Like most business owners, you feel protective of your company. That includes when people call it names. With so many sites for customers to post up a review, it's easy to go from anonymity to infamy in a matter of days. So where do you start to defend yourself?
1 – Be proactive. Reputation management is not the practice of waiting until
someone slams you before you do something. Your company should be setting
the environment on search engines and social media first, before anyone else
has a chance to say something about you, said Michael Fertik, CEO of
ReputationDefender. Fixing a problem after the fact takes longer and costs
more money, he said.
2 – Spread the word. On one level, reputation management is a sub-species of
search engine optimization and marketing. You want neutral or favorable
material to appear before unfavorable material. That’s easier to do when
your company is active across multiple platforms. LinkedIn, Facebook,
YouTube, industry Web sites, online directories and your own site – these
are all ways to manage your reputation online early, said Don Sorensen,
owner of online reputation management firm Big Blue Robot. Having even one
YouTube video with links back to your own site will help search engines find
your material, Sorensen said.
3 – Keep your eyes open. The sooner you become aware of a problem with your
reputation online, the greater the probability that you’ll be able to fix it
before the comments are indexed by Google or other search engines. At
minimum, you should search Google about your company once every few days,
and you should know and check the places where conversations about your
business could start – local Craigslist sites, Facebook, review sites, local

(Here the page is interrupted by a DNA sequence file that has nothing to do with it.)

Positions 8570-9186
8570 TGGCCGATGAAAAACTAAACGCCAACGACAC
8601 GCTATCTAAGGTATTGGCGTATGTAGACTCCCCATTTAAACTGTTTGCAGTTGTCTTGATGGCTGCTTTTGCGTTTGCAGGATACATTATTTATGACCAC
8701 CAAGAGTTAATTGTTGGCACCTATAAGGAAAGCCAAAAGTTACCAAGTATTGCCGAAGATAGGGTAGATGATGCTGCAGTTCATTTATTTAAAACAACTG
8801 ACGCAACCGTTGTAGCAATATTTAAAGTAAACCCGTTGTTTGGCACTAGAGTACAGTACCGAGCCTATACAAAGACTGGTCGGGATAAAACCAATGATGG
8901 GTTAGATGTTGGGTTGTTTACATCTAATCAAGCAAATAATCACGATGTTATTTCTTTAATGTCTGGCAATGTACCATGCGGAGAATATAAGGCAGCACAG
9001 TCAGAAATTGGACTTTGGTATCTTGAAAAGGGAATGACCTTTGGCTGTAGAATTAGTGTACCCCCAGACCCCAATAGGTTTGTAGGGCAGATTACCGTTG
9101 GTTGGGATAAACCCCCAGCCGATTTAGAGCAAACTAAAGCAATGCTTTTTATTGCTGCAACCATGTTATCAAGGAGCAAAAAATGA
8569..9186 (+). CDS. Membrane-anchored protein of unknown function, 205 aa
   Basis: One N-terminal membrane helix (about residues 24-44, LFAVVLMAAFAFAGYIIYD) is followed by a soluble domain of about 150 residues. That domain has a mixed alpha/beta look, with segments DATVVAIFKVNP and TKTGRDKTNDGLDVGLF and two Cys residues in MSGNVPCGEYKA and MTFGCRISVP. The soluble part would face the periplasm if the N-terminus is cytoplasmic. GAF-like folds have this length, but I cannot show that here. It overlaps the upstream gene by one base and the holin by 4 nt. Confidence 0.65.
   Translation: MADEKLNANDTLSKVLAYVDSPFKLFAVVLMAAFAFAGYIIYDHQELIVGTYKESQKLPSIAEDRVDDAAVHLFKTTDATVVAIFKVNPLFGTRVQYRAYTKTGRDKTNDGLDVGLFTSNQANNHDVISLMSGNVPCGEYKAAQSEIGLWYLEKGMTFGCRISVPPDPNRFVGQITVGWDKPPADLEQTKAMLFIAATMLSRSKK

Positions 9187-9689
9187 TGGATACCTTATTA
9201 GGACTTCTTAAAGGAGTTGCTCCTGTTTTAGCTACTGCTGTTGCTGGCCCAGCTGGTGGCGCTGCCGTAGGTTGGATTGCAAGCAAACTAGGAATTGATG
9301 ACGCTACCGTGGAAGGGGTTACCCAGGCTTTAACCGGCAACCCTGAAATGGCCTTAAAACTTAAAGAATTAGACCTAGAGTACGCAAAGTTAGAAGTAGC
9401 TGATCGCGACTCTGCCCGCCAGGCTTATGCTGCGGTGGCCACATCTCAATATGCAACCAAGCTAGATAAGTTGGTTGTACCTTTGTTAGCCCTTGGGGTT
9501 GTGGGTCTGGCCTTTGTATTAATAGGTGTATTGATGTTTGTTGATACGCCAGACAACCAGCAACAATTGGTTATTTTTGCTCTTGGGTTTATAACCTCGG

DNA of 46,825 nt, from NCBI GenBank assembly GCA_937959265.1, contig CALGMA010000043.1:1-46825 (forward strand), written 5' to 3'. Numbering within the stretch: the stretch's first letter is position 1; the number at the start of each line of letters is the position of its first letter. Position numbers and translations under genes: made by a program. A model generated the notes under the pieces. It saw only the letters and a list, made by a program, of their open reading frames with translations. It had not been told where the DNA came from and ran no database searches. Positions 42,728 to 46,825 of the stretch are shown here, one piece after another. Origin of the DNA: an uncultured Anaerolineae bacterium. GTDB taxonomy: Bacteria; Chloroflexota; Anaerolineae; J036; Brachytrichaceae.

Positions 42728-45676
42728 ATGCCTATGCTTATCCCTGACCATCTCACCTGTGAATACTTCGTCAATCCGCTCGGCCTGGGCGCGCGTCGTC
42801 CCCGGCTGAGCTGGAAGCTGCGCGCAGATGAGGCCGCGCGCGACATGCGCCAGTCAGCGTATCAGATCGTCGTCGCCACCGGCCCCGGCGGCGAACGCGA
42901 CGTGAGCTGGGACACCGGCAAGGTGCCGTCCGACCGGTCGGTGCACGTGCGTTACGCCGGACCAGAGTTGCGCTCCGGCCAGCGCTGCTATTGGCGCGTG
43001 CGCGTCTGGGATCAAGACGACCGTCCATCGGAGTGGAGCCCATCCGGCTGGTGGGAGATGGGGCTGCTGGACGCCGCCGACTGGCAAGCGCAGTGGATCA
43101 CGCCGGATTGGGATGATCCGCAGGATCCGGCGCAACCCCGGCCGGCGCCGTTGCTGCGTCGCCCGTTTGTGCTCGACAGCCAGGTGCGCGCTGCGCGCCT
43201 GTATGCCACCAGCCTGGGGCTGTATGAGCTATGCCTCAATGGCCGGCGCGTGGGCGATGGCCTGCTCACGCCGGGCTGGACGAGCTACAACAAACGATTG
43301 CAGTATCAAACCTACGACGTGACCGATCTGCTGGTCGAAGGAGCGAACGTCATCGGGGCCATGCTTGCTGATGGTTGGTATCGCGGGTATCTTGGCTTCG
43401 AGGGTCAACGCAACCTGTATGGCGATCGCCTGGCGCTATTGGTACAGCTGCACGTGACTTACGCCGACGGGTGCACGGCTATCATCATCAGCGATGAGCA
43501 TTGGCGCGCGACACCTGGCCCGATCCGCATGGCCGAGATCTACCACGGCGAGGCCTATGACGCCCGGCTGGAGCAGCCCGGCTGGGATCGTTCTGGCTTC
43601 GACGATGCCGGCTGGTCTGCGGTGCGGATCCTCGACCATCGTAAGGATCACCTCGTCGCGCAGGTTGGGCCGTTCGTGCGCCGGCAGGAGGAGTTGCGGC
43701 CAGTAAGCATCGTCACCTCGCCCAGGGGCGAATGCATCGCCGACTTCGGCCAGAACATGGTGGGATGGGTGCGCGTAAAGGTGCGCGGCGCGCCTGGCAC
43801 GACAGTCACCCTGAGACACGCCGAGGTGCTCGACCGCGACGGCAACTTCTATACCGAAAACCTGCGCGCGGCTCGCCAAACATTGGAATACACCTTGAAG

newspapers and other areas – with regularity. Many online reputation
management companies, like ReputationDefender, offer services to help
automate this process.
4 – Bad is stronger than good. We’re hard-wired to overreact to negative
information. An oft cited 2001 study of negativity bias by Roy Baumeister,
et al, “Bad Is Stronger Than Good” argued that bad impressions and bad
stereotypes are quicker to form and more resistant to disconfirmation than
good ones, as a general principle across a broad range of psychological
phenomena. The authors postulate that it’s an inherited survival trait. “We
believe that throughout our evolutionary history, organisms that were better
attuned to bad things would have been more likely to survive threats and,
consequently, would have increased probability of passing along their
genes.” Expect to have to counter even a single bad reference with many,
many more good references to compensate.
5 – Don’t lie. It’s one thing to present positive truthful information about
your company. It’s quite another to falsely describe a competitor or deny an
accurate account of a customer’s experience. Not only is that kind of act
libelous, but it’s far more likely to spark a heated reaction, Fertik said.
Preliminary research by Dr. Han Zhang of Georgia Tech, indicates that online
customers react more negatively to companies when their integrity is
questioned than when their competence is questioned. Zhang found that
customer reviews describing bad service or a bad product experience are less
damaging than reviews describing a dishonest interaction.
6 – Don’t feed the trolls. Anonymity and an audience together breed a
special form of anti-social insanity. There’s a natural – even noble –
inclination to directly respond to slams about your business on review
sites. Resist that impulse. Too often, what starts out as an honest attempt
to immediately and forcefully refute an obtuse accusation becomes a
high-profile flame war that climbs the search engine rankings. Rather than
tame the assault, the reply draws even more attention to it. If you feel
that you must respond, do so succinctly and redirect the conversation thread
to a forum on your own Web site, Sorensen said. That way, when the
conversation is over, you have more control over how the chat thread is
indexed by search engines.
7 – Empathize with your customers. The moment you begin to treat your
customers as opponents, you’ve lost the game. While a hit to your reputation
online can be damaging, ignoring legitimate feedback can be devastating. Not
only does that show a willingness to ignore your customer’s needs -- a
recipe for destroying customer loyalty – but it robs you of a way to measure
and adapt to changes in the marketplace. Underneath the snarling,
grammatically-incorrect accusation may be a client who at least cared enough
about their interaction with your business to discuss their experience in
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